Bessie says the nurses have set to work at Harefield House, scrubbing floors, dragging beds and mattresses upstairs, unpacking bed linen and stamping it with their hospital mark.
The nurses are asking local women to read to the Australian soldiers. I wonder if I dare. Bessie says she’ll read to them if I will…
When war breaks out, fourteen year old Rose O’Reilly’s life changes. A local manor house is converted into a hospital for Australian soldiers, and soon Rosie is volunteering there, keeping the soldiers company and, eventually, allowed to help with their care. Rosie loves her job, but when she’s not busy, she worries about her brother, away fighting on the Western Front. Life in war-time England is not easy, but when a new Australian soldier arrives, Rose finds some happiness.
In the Lamplight is a satisfying complement to the Lighthouse Girl and Light Horse Boy, from the same author/illustrator pairing of Dianne Wolfer and Brian Simmons, again exploring Australian’s role in World War 1. This time the setting is England, with the main character an English girl, but with Australian soldiers being a key part of the story. As with the earlier books, the narrative uses a scrapbook like blend of diary entries from the perspective of the main character, photographs, newspaper clippings, and third person narrative, as well as the stunning black and white illustration work of Simmonds.
In sumptuous hard cover, this is a collector’s delight and will be adored by young and old alike.
In the Lamplight, by Dianne Wolfer, illustrated by Brian Simmonds
Fremantle Press, 2018
Now I understand why the landing on April 25th is being called heroic.
We’ve landed in hell.
Bob didn’t make it. He was hit as we struggled ashore. I keep going over that moment. Writing a letter to his wife was the hardest thing I’ve ever done. Harder even than going over the side of our ship.
Britain has declared war on Germany, and Australia has vowed to be there. Jim, seeing a chance for adventure rushes to join up before the war ends without him. Soon he and his horse, Breaker, are sailing from Melbourne, off to do their bit. For four years Jim lives the terrible reality of life on the frontline. If he ever returns home, he will be a changed man.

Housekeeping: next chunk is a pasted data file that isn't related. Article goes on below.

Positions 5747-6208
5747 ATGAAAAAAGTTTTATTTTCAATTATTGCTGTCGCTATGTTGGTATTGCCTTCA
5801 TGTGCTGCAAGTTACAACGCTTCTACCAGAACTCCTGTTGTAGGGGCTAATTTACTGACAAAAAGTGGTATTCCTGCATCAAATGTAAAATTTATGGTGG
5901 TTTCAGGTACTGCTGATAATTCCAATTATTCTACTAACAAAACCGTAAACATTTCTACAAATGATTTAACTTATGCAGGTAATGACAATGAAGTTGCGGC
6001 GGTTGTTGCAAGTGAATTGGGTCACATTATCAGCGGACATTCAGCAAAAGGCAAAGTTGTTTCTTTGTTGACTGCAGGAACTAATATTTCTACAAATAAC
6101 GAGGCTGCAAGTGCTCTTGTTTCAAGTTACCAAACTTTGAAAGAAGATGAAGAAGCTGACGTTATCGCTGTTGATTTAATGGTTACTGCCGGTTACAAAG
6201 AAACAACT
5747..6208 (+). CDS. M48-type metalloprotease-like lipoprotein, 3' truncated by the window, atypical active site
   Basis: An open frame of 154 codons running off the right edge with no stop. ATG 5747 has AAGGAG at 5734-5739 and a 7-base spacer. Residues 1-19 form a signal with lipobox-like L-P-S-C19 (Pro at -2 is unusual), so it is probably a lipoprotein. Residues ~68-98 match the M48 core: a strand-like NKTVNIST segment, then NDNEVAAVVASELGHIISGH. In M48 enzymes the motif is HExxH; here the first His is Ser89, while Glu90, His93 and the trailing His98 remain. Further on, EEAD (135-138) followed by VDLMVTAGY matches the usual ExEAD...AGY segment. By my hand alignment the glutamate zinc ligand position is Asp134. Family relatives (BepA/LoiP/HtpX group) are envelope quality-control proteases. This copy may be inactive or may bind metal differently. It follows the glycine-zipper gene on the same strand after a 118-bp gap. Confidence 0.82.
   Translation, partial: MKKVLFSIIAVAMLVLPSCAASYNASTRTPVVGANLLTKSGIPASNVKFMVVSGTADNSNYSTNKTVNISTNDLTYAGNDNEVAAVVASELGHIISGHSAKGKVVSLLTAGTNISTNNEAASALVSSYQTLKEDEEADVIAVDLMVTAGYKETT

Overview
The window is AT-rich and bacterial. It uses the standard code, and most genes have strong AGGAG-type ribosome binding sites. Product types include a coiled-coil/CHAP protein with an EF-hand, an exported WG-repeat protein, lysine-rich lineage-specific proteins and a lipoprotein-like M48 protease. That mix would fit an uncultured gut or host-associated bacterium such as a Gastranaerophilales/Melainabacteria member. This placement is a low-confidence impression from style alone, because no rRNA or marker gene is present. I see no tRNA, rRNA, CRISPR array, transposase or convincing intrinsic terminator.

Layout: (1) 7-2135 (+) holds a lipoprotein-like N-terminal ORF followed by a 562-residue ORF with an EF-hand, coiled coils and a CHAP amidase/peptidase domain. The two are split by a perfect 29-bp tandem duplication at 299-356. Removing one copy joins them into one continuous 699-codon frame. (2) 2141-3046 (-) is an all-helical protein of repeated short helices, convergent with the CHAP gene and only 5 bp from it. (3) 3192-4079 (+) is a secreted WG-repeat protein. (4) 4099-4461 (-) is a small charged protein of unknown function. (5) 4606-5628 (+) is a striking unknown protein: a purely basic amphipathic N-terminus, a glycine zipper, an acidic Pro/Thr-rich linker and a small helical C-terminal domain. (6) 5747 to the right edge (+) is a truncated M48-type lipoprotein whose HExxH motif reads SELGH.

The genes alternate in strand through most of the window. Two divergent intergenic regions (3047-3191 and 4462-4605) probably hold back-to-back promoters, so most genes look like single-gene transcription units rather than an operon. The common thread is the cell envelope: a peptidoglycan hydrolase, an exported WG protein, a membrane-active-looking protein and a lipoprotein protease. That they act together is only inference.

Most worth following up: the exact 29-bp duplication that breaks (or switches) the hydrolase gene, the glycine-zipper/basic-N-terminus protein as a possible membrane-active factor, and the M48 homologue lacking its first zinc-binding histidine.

Light Horse Boy is a beautiful record of one soldier’s war. Whilst fiction, it presents a story which could so well be the story of a real soldier’s experience. Using a blend of third person narrative and letters, chiefly between Jim and his sister Alice, back in Australia, Woofer takes readers on a journey through the the years of the first World War, focussing on the role of the Lighthorseman in Gallipoli and Egypt.
Light Horse Boy is a companion volume to Lighthouse Girl and features the same beautiful hard cover design and the brilliant illustrative work of Brian Simmonds. The two complement each other beautifully, though focussing on different aspects of the same war and featuring different characters (with the exception of Charlie, who is friends with Jim but also connects with the lighthouse girl, Fay).
A picture book for older readers, Light Horse Boy is suitable for upper primary and teens.
Light Horse Boy, by Dianne Wolfer, illustrated by Brian Simmonds
Fremantle Press, 2013
Available from good bookstores or online.